In a bid to check neonatal deaths, Sadar Hospital in Ranchi will soon have a dedicated Sick Newborn Care Unit (SNCU) for addressing emergency cases of infants born with life-threatening conditions, doctors actively involved in setting up the unit said on Sunday.
The construction work is in progress at the hospital and the unit is likely to be inaugurated by the first week of September, Ranchi’s Civil Surgeon Dr. VB Prasad said. Prasad, who has been given the responsibility of monitoring all the works related to the SNCU, said that the unit will initially have 12 beds and modern equipment for treating and saving lives of newborns.
“Patients in the unit will be given special attention. Doctors will be available in the unit 24x7, and the logistics here will be superior,” Prasad added.
The hospital, in the heart of the city, currently has 200 beds and infrastructure for 300 more beds is under construction. Out of the existing 200 beds, 150 are for maternity ward and remaining 50 for pediatrics. At the time of its inauguration, the Government decided to exclusively treat pregnant women and newborns in the facility.
The hospital already has dedicated Medicine Outdoor Patient Department (OPD), Physiotherapy unit, child care OPD, Inpatient Department (IPD) and Intensive Care Unit (ICU), female care OPD, IPD and ICU, labour room and nutrition unit. “Neonatal deaths are a major concern in Jharkhand. The facility will be of great help in averting such deaths,” said Prasad.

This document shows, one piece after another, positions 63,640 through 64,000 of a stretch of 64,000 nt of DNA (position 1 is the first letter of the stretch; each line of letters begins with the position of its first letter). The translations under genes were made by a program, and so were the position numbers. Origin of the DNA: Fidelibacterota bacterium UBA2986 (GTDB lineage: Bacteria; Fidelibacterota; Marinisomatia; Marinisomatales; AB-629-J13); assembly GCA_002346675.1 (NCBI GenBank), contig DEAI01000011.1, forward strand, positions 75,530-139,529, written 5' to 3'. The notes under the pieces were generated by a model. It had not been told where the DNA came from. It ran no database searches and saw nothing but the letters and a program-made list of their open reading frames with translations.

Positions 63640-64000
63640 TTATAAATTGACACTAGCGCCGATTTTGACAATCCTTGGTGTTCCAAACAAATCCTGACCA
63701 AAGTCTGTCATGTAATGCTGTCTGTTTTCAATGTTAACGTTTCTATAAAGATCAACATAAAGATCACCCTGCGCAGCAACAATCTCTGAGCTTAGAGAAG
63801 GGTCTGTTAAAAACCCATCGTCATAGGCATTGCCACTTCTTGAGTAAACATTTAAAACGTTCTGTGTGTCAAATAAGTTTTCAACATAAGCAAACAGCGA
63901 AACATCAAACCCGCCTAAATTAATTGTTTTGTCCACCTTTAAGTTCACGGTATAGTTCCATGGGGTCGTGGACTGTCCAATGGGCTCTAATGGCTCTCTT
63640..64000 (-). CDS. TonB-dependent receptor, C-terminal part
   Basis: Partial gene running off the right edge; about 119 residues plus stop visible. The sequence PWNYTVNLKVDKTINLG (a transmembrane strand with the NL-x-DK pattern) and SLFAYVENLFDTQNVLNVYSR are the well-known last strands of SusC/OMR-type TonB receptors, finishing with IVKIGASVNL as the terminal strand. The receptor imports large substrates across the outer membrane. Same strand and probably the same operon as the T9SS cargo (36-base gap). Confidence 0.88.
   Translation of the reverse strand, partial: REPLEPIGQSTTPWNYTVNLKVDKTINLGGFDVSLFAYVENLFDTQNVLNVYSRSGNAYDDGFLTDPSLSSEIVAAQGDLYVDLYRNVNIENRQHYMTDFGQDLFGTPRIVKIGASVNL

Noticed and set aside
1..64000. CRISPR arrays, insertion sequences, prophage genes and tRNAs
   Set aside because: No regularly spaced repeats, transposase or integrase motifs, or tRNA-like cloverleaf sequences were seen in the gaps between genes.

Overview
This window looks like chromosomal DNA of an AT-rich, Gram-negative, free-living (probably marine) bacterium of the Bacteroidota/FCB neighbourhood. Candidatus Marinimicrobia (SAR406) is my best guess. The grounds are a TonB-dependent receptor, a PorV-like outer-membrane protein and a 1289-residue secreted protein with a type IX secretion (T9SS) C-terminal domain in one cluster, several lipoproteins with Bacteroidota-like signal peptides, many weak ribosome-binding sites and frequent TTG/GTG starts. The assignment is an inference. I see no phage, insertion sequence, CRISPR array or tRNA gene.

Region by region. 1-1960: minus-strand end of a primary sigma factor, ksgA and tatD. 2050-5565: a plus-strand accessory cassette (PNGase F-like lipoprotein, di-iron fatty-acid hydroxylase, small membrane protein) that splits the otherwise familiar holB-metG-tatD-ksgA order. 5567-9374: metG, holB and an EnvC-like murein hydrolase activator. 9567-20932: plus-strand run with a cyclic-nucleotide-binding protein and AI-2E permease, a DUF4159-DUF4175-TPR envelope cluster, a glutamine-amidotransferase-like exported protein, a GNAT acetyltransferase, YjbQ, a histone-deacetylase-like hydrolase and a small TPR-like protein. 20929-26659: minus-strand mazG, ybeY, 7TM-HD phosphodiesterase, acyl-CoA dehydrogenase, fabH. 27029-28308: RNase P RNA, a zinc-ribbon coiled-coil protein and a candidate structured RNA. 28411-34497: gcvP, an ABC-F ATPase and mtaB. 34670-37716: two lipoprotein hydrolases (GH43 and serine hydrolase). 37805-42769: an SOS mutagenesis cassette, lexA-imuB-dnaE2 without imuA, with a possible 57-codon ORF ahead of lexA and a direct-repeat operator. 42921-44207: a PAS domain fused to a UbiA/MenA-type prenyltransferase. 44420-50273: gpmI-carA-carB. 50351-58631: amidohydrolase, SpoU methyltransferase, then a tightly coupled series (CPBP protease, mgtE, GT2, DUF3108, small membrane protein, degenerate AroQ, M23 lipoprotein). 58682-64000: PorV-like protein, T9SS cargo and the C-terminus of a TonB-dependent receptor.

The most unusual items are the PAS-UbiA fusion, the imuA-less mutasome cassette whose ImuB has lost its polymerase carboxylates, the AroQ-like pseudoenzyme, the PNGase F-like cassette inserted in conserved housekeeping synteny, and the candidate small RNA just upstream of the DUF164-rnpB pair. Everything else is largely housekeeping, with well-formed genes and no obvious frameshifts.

The Sample Registration System (SRS) survey of 2017 revealed that the Infant Mortality Rate (IMR) in Jharkhand was 29 deaths per 1000 live births.
The figures, released earlier this year, puts Jharkhand among the worst 10 states in terms of neonatal deaths. The figures, however, have improved compared to 2015-2016, when the IMR in Jharkhand was 44 deaths every 1000 live births.The SNCU will also have trained nurses and expert doctors, especially qualified in treating new born infants, said Prasad.
He added that the hospital will soon start recruiting doctors and other staff only for the SNCU. “At least one doctor has to be present in the SNCU at any given time in a day. Doctors and nurses will be recruited for the unit,” he said.
Sources said that many SNCUs opened at district hospitals in several parts of the country had to shut down in absence of qualified doctors and nurses, therefore, the State was focusing on roping in the best hands for running this unit.